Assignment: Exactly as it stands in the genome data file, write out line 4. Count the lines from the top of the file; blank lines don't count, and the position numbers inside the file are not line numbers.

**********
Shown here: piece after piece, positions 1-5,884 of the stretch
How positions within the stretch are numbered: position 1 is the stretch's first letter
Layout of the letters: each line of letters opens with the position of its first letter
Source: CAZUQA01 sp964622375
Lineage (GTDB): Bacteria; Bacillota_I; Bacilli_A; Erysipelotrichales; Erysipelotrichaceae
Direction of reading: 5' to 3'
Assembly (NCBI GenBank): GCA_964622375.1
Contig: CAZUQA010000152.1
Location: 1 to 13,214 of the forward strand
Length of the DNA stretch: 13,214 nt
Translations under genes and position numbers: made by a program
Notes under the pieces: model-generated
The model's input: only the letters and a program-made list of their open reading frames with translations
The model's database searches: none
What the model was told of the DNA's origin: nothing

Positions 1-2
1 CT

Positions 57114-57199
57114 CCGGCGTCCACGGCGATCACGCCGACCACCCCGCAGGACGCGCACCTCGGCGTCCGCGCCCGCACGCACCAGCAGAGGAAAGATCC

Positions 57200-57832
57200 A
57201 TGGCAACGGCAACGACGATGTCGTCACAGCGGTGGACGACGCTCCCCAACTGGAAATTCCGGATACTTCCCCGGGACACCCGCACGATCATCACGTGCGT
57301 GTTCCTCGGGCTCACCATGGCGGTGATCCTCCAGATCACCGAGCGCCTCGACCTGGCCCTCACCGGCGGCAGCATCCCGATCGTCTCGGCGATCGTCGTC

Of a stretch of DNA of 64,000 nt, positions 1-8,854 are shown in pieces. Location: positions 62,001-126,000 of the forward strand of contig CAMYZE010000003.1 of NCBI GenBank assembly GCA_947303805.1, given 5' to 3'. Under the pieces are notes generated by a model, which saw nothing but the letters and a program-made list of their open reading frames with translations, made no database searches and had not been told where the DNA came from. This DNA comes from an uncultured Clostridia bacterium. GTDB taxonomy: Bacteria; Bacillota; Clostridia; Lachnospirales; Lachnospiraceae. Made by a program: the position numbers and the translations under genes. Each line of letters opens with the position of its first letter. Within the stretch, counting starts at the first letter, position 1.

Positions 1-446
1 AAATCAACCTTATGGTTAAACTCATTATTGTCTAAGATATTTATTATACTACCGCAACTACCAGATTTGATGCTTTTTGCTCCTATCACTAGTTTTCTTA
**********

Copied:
Source: CAZUQA01 sp964622375